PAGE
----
25 Aug 2013

What's in your pochade box

 A few weeks ago I showed you what was in my kit for painting outside – all stashed away in a little canvas bag. I thought we’d delve a bit deeper and take a look inside my Julian Thumb Box. The box takes a specific size of primed canvas board, which are unfortunately not widely available in the UK and are consequently a little pricey. So I adapted my box to take smaller 6 x 8 boards which are easier to come by. I stuck 2 strips of fuzzy tape inside the lid and then fix 4 hooky spots on the back of each canvas so it attaches to the strips  – simples!
My brushes are from Rosemary & Co – and they are fabulous. I buy the short handled synthetic Ivory ones so they fit nicely inside the box. I tried hog hair brushes from another manufacturer,but despite the satisfying swishy noise (as heard on Youtube demos!) I found them too greedy on the paint – resulting in a little too much canvas swishing & scrubbing!
I use a limited pallet of Winsor & Newton artists oil colours in Titanium White, Cadmium Yellow Pale,  Alizarin Crimson and French Ultramarine. I may introduce more colours as I progress, but for now this limits my decisions, forces me to learn how to mix colours and keeps the pallet harmonious (plus I can only fit five 37ml  tubes on the box!).

I tried using a painting medium – but got in a horrible mess, so I prefer to keep the oils buttery, straight from the tube, with just a little bit of thinner for the initial sketch. The thinner I use is Gamsol, a low odour turpentine, in a dipper which clips to my pallet. The dipper is a bit too tall to fit in the box, so it goes in the bag. The only other item in my pochade box, of course, is my thumb!


18 Aug 2013

Gorseness gracious me!

We are surrounded by gorse which was covered in coconut scented blooms for weeks, but sadly now all gone.  The colour was incredible and emphasised the weird shaped bushes, sculptured by years of nibbling of sheep. I start to see animal forms in their shape, rather like you do in clouds! I’ve taken hundreds of photos, made sketches and had a moment of madness with my pastels, but not yet been able to capture their brilliance. Perhaps next year I will be able to with oils outside. Using photographs for reference in the "studio" I took a new approach with an initial under-painting using ink, after my exercises in pastel. It was fun - but not sure I liked the end result!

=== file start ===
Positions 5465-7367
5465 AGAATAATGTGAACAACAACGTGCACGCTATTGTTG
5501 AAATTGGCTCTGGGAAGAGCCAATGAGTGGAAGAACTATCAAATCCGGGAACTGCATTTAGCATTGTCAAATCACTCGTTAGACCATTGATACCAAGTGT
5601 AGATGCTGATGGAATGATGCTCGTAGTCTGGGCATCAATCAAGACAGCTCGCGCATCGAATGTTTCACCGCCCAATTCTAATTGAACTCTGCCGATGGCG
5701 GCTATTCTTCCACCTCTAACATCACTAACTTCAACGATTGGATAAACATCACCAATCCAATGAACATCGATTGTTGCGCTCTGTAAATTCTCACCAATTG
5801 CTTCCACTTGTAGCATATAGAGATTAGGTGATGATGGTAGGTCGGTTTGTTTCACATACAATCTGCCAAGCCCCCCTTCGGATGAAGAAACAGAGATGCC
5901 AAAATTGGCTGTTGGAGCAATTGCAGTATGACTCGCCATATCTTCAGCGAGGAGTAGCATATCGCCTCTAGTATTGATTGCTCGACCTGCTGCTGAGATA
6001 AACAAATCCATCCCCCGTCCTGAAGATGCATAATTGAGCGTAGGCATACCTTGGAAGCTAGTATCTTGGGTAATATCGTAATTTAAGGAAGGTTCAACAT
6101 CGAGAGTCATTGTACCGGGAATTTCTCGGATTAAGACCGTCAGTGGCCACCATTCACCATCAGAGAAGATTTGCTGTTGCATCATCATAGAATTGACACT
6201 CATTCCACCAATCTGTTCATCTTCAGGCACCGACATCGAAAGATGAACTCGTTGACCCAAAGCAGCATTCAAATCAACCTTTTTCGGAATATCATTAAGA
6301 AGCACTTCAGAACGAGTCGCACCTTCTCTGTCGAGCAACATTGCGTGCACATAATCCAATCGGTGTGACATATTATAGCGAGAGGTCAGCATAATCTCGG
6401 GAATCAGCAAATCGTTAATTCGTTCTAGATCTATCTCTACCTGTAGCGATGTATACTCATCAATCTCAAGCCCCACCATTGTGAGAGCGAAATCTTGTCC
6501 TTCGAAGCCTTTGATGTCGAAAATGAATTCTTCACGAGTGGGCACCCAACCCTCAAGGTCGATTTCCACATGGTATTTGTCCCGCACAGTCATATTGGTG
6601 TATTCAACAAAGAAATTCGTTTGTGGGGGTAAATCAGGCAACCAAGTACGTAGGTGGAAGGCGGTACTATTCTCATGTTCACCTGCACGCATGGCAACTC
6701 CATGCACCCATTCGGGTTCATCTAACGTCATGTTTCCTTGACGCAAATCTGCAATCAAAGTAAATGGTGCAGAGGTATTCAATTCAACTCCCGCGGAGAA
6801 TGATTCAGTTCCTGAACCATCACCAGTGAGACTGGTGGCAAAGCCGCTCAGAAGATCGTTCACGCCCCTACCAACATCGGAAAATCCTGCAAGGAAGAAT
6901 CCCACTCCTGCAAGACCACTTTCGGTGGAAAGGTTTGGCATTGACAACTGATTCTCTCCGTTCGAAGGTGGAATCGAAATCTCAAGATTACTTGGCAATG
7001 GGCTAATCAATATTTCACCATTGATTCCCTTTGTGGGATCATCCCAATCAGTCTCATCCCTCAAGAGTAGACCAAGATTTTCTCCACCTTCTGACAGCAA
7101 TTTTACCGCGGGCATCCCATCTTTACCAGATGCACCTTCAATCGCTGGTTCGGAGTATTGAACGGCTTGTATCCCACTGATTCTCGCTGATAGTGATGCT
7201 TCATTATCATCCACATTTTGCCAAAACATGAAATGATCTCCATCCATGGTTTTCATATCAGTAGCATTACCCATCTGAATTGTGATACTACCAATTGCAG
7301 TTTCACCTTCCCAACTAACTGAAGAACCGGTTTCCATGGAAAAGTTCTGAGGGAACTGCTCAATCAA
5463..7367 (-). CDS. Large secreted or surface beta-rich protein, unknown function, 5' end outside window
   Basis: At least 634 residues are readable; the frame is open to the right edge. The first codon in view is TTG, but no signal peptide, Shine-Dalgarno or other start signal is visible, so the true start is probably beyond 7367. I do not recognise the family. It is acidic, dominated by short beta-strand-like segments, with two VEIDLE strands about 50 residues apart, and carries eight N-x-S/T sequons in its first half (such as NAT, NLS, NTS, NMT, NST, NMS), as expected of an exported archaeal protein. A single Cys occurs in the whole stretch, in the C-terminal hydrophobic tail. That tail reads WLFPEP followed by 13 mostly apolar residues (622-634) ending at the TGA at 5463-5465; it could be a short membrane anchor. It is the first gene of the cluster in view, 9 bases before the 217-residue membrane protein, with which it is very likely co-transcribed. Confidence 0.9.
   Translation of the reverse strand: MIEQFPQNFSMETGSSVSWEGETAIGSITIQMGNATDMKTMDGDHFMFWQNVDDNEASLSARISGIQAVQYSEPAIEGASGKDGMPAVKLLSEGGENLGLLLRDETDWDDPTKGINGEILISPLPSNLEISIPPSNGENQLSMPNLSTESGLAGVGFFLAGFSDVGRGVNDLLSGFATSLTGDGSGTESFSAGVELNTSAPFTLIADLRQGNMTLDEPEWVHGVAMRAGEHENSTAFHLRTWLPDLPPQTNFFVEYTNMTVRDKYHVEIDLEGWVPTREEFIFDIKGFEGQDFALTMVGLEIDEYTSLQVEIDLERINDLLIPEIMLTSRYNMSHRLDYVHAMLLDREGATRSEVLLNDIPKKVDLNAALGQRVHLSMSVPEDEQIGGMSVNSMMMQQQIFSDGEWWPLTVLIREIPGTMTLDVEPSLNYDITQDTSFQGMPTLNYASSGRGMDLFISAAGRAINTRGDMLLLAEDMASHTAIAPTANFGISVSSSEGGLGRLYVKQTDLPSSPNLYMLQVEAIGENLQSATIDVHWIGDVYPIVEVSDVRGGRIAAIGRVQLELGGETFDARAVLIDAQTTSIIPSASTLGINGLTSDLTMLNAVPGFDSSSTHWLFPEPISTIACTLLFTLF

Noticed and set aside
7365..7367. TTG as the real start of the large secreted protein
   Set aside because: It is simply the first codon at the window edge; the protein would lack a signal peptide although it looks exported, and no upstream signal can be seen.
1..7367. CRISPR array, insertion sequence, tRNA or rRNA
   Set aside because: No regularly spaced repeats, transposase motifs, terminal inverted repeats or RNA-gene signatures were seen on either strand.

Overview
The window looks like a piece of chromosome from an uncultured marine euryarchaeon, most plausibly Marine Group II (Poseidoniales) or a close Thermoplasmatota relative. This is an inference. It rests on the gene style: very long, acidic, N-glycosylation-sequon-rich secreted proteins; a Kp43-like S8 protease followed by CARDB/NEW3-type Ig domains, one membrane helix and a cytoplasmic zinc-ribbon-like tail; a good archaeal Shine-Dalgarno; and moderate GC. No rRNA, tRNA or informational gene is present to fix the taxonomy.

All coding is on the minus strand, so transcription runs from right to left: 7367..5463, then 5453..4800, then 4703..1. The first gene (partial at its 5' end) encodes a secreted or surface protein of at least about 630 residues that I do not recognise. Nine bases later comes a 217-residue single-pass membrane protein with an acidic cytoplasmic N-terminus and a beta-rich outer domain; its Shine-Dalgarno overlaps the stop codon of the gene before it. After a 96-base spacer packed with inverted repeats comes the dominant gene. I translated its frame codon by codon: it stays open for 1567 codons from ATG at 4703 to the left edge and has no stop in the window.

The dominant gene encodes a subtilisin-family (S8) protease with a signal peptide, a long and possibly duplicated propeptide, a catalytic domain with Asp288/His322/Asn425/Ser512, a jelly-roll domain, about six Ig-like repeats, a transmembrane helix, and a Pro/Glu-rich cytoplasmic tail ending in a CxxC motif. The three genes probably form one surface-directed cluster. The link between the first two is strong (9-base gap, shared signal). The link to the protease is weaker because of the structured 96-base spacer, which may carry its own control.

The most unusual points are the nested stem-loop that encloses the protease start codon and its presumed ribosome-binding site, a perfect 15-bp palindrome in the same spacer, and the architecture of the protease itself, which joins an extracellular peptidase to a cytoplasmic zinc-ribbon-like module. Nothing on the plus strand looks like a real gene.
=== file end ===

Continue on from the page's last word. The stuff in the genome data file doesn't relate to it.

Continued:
11 Aug 2013

Oh to be beside the seaside...

I love living by the sea –  the sound of the constant ebb and flow of the tide, a refreshing breeze and a fabulous smell of seaweed! It’s a very steep climb down to the harbour from our croft house – one that is now getting easier after many daily painting trips to the shore and back. I’ve not yet mastered painting the little fishing boats – but I shall keep trying (I’ve sold two of my seascapes this week, which delighted me!). Unlike my walking muscles, my cycling ones don’t seem to be getting fitter, so I’ll be taking my bike out a bit more, to find some different views to paint. On one of my cycling trips I was offered some crabs  – “oh lovely” I said, “I’ll take them home in my panniers”. I hadn’t really though that one through and was persuaded not to do that, but the idea caused some amusement!

4 Aug 2013

Art in miniature

100 small paintings is worth 1000 large ones, or so they say. Working small is feeling right just now – I’ve found it a good way to increase productivity and it creates instant gratification for one who needs a boost! In addition to my plein air challenge, I’ve introduced an indoor one – a small painting a day based on a monthly theme. August equals sheep! Apart from being surrounded by, and slightly obsessed with sheep, I’ve been asked to supply a local gift shop with a range of sheepy cards. This week I’ve produced 5 drawings using Indian ink on watercolour paper. My plan is to offer the originals for sale, reproduce the images on cards and create a set of miniature prints. I photographed this pedigree flock about a year ago – they were eager to be fed and beautifully clipped. I’ve enjoyed painting these girls and hope I’ve captured their individuality. I have some lovely photos from the Royal Highland Show which will inspire me next week, and then I’ll have to resort to the relative scragger-muffins on the crofts outside!